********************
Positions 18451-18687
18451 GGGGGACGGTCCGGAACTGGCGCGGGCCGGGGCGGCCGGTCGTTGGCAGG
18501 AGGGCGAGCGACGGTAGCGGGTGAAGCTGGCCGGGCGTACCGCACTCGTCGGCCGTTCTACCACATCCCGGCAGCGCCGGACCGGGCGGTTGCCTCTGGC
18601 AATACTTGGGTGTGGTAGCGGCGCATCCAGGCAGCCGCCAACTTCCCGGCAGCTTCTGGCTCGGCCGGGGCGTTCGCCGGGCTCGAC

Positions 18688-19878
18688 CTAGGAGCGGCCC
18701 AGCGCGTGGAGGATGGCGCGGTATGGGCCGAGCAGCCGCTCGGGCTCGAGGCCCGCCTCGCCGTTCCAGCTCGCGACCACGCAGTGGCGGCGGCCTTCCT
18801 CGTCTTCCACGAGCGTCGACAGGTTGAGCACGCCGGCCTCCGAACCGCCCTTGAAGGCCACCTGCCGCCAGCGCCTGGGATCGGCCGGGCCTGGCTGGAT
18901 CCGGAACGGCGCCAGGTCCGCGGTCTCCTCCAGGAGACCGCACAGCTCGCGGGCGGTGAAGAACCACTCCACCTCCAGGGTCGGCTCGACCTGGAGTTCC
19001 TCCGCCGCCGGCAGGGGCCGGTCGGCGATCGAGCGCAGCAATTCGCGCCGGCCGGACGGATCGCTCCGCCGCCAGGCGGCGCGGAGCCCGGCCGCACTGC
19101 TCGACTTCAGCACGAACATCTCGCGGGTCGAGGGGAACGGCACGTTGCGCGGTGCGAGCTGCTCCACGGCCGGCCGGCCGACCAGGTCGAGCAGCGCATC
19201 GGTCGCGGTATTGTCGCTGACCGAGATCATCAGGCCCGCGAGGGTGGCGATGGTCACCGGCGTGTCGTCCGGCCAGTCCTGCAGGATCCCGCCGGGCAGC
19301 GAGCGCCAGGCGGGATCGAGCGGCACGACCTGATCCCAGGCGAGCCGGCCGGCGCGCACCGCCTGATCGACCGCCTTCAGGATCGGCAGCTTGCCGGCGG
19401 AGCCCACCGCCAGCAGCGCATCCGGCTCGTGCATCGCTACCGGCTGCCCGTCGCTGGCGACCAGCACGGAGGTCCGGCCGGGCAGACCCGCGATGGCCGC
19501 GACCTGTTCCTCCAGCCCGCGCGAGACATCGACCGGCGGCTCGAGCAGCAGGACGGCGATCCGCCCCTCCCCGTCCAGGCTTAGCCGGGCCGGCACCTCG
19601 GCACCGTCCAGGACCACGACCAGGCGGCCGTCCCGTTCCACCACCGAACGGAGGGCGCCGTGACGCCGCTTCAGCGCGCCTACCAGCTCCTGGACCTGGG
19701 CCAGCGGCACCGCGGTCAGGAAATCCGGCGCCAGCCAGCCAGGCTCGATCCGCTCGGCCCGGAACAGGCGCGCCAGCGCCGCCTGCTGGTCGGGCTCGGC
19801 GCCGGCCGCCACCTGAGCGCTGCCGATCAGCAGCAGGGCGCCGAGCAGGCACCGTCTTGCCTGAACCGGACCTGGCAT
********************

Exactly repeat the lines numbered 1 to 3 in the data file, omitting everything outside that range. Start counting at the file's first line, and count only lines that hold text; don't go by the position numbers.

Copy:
Positions 18451-18687
18451 GGGGGACGGTCCGGAACTGGCGCGGGCCGGGGCGGCCGGTCGTTGGCAGG
18501 AGGGCGAGCGACGGTAGCGGGTGAAGCTGGCCGGGCGTACCGCACTCGTCGGCCGTTCTACCACATCCCGGCAGCGCCGGACCGGGCGGTTGCCTCTGGC